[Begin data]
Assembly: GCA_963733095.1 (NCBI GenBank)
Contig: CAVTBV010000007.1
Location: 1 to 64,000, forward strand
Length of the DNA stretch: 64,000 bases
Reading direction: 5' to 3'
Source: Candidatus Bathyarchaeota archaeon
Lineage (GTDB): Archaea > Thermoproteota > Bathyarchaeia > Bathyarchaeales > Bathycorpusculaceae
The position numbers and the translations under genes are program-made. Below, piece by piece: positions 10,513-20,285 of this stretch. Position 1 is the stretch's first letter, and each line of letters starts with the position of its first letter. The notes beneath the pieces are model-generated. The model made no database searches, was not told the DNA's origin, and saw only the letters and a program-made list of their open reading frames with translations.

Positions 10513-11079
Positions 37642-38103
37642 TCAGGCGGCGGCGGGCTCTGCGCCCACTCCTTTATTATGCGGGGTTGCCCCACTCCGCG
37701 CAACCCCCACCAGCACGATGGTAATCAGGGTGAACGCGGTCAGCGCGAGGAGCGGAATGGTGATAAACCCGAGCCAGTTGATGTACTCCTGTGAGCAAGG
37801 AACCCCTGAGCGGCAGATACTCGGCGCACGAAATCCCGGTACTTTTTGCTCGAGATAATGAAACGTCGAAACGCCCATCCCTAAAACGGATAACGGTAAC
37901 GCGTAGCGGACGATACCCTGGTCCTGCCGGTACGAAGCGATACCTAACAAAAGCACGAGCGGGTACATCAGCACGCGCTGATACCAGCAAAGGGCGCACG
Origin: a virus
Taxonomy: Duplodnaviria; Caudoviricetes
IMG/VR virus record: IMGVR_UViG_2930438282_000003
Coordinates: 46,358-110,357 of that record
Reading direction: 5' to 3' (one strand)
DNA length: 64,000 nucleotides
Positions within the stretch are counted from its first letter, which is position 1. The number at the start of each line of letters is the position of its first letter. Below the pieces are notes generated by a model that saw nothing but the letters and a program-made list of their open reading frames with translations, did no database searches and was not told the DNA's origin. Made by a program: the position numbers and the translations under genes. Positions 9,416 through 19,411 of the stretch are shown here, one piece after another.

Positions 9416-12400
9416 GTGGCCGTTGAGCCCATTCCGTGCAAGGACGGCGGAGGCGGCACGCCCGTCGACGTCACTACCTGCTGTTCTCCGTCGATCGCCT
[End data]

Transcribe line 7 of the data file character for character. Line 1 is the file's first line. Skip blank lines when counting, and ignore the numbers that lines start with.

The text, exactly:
Lineage (GTDB): Archaea > Thermoproteota > Bathyarchaeia > Bathyarchaeales > Bathycorpusculaceae